Svetla Marinova* University of Birmingham, UK John Child University of Birmingham, UK Marin Marinov University of Gloucestershire, UK
The Evolution of Country and Firm Specific Advantages and Disadvantages in the Process of Chinese Firm Internationalization Introduction For a long time China has been attracting a huge volume of inward FDI, the stock of which has accumulated to US$758.9 billion by 2007 (CIA World Factbook, 2009). More recently outward FDI has grown steadily and in 2008 reached an annual figure of US$52.2 billion that was in sharp contrast with the global downturn in FDI flows (Davies, 2009). A key factor in this shift has been the increasing encouragement of the internationalization of Chinese firms by the government, which in 2000 announced the “Going out” policy as a national priority (Guangsheng, 2002). The implementation of this policy is supported by a sizeable trade surplus, a positive saving-investment ratio and the attempt of the Chinese authorities to increase income from overseas ownership of fixed assets (Globerman & Shapiro, 2009). Furthermore, the accumulation of technological and marketing expertise by leading Chinese firms has accelerated the involvement of other Chinese enterprises in outward investment (Tong & Li, 2008). However, Chinese outward FDI has only recently started to attract the attention of scholars. Studies have addressed the motives, driving forces and trends of outward FDI from China (Liu & Li, 2002; Deng, 2004; Child &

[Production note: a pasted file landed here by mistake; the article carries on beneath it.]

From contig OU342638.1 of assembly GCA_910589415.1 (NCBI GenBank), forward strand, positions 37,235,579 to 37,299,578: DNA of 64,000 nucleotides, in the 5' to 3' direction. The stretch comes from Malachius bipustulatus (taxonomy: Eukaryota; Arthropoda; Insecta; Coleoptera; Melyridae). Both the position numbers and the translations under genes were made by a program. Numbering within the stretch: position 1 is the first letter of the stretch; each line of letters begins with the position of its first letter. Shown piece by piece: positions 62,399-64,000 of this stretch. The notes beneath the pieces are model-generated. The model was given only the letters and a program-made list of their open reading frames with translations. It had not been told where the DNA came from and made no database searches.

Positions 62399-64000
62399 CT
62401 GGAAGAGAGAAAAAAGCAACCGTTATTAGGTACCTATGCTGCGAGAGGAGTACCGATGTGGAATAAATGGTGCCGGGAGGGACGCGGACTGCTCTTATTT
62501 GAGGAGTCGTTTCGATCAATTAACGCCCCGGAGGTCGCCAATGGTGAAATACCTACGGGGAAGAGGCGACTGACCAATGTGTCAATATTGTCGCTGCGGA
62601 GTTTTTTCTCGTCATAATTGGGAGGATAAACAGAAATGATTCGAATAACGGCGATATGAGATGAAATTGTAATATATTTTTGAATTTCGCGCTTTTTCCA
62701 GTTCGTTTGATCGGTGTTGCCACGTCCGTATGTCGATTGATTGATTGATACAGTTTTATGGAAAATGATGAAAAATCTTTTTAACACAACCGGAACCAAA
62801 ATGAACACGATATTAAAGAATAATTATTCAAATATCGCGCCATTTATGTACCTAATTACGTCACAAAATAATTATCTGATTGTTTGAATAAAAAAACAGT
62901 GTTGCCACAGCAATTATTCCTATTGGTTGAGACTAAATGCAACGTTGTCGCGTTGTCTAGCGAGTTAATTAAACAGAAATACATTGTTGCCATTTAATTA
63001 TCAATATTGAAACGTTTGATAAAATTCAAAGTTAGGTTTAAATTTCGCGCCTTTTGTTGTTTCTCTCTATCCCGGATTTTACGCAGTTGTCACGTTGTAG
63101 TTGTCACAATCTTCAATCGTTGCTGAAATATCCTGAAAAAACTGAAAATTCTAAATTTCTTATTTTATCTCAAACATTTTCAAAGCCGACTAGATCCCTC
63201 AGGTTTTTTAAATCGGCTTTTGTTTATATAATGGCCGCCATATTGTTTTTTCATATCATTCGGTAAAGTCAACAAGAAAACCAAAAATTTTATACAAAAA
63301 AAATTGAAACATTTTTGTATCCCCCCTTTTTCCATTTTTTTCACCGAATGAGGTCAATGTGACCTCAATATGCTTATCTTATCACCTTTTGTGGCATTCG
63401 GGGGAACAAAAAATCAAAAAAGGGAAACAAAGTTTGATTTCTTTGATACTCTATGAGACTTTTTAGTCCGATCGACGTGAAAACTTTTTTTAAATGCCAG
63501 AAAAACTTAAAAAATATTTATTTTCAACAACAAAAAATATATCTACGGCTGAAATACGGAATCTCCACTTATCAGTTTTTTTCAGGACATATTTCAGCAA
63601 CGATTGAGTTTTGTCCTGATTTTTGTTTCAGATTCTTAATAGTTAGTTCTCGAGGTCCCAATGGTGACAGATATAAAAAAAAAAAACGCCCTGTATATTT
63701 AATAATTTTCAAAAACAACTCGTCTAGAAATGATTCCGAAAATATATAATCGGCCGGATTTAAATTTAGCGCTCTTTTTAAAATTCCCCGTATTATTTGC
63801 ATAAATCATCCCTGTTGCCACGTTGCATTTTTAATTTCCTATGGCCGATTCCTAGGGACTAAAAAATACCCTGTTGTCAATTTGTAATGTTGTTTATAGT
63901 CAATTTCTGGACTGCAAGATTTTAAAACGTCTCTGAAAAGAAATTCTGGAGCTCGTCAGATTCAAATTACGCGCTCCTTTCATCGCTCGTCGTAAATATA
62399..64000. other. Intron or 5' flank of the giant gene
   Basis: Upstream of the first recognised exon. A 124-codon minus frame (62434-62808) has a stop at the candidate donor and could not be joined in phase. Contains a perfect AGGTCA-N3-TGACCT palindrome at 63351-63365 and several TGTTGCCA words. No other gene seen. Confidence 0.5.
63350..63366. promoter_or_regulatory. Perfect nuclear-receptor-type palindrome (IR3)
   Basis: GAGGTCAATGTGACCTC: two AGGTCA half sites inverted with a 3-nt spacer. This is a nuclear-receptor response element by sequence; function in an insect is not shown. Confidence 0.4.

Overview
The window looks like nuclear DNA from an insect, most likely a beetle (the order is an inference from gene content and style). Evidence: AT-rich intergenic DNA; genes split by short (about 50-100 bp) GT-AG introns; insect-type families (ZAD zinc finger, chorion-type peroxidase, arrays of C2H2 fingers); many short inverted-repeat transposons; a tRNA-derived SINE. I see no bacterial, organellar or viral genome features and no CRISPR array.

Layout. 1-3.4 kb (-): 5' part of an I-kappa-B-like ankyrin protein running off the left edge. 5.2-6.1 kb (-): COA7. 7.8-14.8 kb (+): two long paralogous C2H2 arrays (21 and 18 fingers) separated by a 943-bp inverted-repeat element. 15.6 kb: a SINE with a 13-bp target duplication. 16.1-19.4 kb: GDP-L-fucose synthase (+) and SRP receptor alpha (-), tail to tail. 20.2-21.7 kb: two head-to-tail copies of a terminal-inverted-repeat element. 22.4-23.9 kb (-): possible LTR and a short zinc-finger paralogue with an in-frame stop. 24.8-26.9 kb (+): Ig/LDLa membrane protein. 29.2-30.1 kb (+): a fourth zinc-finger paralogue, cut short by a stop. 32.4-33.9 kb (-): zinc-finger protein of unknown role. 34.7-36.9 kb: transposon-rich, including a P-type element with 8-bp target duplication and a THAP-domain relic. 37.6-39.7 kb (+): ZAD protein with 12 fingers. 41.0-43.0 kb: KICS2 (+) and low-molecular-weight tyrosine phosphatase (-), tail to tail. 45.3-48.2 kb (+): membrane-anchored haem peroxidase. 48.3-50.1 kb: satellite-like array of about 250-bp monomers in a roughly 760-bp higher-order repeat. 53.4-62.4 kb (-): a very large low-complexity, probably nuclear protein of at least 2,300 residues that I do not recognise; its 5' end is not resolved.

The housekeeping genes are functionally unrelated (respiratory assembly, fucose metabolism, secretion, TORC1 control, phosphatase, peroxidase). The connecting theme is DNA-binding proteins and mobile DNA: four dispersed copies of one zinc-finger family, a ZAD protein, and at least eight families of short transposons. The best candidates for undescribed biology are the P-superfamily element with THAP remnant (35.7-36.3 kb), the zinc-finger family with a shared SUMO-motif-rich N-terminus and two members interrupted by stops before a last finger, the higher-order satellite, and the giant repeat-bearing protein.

Rodrigues, 2005; Liu et al., 2005; Buckley et al., 2007; Rui & Yip, 2008, Morck et al., 2008). As an attempt to account for the success or otherwise of Chinese internationalization, Rugman and Li (2007) have explored the importance of firm specific advantages (FSAs) and country specific advantages (CSAs). Little is known, however, about the evolution of firm and country specific advantages and disadvantages in the process of internationalization. With this in mind, the aim of this paper is to identify and analyze changes in country specific advantages and disadvantages, and firm specific advantages and disadvantages that have relevance to the process of Chinese firm internationalization. Unlike previous studies, it will take account of disadvantages as well as advantages and it will also ground its analysis in six case studies. To meet its aim, the paper proceeds as follows. First, the relevant theoretical background is analyzed by summarizing mainstream views on firm
internationalization simultaneously addressing the use of advantages and changes in competitive disadvantages. Issues pertaining to latecomer firms and their internationalization are also brought to light. Further on, case study data of internationalizing Chinese firms are examined. Drawing upon the theoretical perspectives and case study analysis, the paper offers propositions relating to the evolution of country and firm specific disadvantages and advantages in the
process of firm internationalization. The closing discussion considers the implications of the study. 2. Theoretical perspectives 2.1. Resource based view of the firm The resource based view of the firm affirms that internationalization strategy depends on unique resources in the home country which give the firm a competitive advantage vis-à-vis other firms operating in a host country (Tan & Vertinsky, 1996; Teece et al., 1997, Prien & Butler, 2001). Wernerfelt (1984) defines firm resources as tangible and intangible assets that belong to a firm over a specific period of time. Resources underpin a firm’s competitive advantage (Barney, 1991, Peteraf, 1993) depending on the specifics of the competitive environment (Tallman, 1992; Montgomery, 1995; Brush & Artz, 1999). The predominant view is that companies exploit their own competitive advantages in order to...